Plenty of Compost

Lots of Compost

Lots of Compost

Compost solves everything!  Well, not quite, but one can garden in compost alone and you cannot have too much.  This year I’m way ahead.  I’ve got a pile of ready to apply material (the smaller pile in the picture).  And even though it’s still too wet in the garden beds to do much work, I took advantage of two unexpected warm and dry days to turn the pile I had created throughout last year.

Last Year's Compost Pile

Last Year’s Compost Pile

This is what I started with.  The picture was taken in December.  The pile is all the plant residue left from the harvests, all the weeds I harvested,  plus the contents of a 55 gallon drum of household compost we collect.  I talk about using the barrels to save household compost here and here.

I took last year’s pile and moved it over about 10 feet.  Turning the pile will speed up the decomposition and accelerate the cooking process that breaks down plant material into compost.

Turning the pile could be very difficult and time consuming.  The layers of spent plants, twigs, stalks and stems form a matted layer that is woven together and very hard to separate.  Trying to scoop it off and separate it with a fork or shovel approaches futility.

Manure Fork, Spear Head Spade, 5-Tine Cultivator

Manure Fork, Spear Head Spade, 5-Tine Cultivator

That’s where the old five-tine cultivator again shows itself to be a multi-dimensional tool that should still be made.  I used that tool to rip apart the matted mess.  Then forking the compost to the new pile becomes quite easy.  The third tool I use is a shovel with a novel design that I was introduced to two years ago at the Philadelphia Flower Show.  It’s sold under the trade name Spear Head Spade.  Its small sharp and strong head makes it ideal for slicing through hard soil and plant material.  It’s very easy to use to cut compacted soil and cut into and through plant material.  So with these three tools, a manure fork, an old fine-tined cultivator, and a Spear Head spade, I turned over this very large pile of compost in just a few hours.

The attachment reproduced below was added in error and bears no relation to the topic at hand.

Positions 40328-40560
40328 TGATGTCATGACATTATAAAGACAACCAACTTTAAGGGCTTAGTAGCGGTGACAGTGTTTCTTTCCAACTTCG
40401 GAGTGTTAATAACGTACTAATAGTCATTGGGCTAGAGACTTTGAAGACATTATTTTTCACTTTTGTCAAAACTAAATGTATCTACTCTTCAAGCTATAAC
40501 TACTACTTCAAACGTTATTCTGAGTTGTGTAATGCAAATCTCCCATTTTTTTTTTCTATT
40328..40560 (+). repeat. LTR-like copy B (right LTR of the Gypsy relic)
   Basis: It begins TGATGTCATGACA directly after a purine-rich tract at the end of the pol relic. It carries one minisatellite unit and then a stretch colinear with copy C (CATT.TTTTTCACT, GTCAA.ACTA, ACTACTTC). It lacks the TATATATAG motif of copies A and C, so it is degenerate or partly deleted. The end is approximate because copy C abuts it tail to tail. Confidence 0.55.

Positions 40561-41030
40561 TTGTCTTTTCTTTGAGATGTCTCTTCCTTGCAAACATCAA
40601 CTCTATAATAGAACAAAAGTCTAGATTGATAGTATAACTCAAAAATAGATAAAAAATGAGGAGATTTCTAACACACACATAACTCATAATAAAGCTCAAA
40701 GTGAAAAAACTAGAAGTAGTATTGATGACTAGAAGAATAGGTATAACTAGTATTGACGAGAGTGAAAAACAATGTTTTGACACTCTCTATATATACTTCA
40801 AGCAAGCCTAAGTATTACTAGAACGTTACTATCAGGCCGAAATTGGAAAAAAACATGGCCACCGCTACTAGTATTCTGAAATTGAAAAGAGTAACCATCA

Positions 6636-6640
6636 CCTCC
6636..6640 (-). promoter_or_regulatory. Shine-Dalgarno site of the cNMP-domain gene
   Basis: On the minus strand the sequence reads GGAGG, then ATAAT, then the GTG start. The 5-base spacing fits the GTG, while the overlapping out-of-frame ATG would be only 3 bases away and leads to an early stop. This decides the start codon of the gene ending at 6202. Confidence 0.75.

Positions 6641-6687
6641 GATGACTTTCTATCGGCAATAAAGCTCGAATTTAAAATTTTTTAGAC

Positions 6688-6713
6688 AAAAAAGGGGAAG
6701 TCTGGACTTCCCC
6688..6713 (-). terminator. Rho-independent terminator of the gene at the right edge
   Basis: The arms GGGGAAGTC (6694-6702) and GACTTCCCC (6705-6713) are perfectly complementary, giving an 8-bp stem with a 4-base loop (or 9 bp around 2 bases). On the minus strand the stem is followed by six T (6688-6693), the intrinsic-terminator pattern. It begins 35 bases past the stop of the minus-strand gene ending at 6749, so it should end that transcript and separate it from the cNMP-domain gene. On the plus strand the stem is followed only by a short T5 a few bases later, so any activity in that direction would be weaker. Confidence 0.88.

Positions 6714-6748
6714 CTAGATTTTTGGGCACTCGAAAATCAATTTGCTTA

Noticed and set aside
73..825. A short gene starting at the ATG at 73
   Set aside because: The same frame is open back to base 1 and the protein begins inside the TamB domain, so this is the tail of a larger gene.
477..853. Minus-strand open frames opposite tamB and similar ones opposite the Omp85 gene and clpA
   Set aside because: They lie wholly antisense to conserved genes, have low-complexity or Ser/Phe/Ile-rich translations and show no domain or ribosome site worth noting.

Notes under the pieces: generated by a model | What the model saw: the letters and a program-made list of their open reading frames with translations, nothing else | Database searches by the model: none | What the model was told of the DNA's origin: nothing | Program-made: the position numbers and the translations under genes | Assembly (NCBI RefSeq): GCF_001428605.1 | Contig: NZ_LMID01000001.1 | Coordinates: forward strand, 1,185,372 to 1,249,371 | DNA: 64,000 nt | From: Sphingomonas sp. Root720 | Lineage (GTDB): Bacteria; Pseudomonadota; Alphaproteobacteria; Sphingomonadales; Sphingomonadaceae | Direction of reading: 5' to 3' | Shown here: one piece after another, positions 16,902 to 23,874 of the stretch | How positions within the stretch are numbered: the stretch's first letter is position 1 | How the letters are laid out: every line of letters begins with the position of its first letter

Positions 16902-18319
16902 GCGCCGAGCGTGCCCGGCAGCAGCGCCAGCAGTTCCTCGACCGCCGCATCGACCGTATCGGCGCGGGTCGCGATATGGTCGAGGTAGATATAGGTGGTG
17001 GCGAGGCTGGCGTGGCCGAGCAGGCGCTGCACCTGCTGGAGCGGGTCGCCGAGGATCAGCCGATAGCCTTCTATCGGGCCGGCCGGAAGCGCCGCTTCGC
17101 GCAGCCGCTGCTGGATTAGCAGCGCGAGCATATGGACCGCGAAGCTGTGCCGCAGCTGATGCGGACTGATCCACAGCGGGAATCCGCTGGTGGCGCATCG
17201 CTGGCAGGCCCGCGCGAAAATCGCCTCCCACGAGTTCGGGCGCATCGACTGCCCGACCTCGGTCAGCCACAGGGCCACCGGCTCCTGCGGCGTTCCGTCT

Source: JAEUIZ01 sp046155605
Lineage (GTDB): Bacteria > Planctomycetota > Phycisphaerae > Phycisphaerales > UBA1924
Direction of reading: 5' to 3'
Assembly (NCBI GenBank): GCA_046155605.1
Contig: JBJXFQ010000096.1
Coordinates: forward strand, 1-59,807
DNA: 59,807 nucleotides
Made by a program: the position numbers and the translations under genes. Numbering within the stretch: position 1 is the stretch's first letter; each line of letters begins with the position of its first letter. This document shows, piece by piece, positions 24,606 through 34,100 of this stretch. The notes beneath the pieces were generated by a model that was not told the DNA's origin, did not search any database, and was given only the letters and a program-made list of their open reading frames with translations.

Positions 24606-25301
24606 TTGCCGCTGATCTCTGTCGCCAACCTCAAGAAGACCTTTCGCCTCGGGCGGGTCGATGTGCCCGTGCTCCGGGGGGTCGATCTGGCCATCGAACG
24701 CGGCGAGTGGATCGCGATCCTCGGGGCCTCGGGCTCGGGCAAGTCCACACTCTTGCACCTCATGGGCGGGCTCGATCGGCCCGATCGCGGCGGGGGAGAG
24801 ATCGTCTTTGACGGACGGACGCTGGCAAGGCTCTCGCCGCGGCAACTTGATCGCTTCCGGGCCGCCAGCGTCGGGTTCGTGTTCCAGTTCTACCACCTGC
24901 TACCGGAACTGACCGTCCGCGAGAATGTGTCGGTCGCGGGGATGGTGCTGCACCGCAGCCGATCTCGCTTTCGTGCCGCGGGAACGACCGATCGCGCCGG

I also used the old five-tined tool to loosen and level the soil where last year’s pile resided.  I laid down some stalks from the semi-wild patch of Jerusalem artichokes I have growing in the area.  That’s where I’ll build this year’s compost pile to keep the process going.  Compost is extremely easy to make.  It’s a naturally occurring process and good gardeners covet it.  I’m lucky I have a large area and ample inputs to have almost all the compost I could want.

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2 Responses to “Plenty of Compost”

  1. Great information. I do some composting, but nothing that approaches the scale of your project.

  2. mark scales says:

    I got one of those old 5 tine cultivators, I think I bought it after I met you at the Valparaiso Indiana Garden show. I just need to find the darned thing now. We us compost bins, and a compost twin, but do some pile composting as well, our piles aren’t as big as yours that is for sure!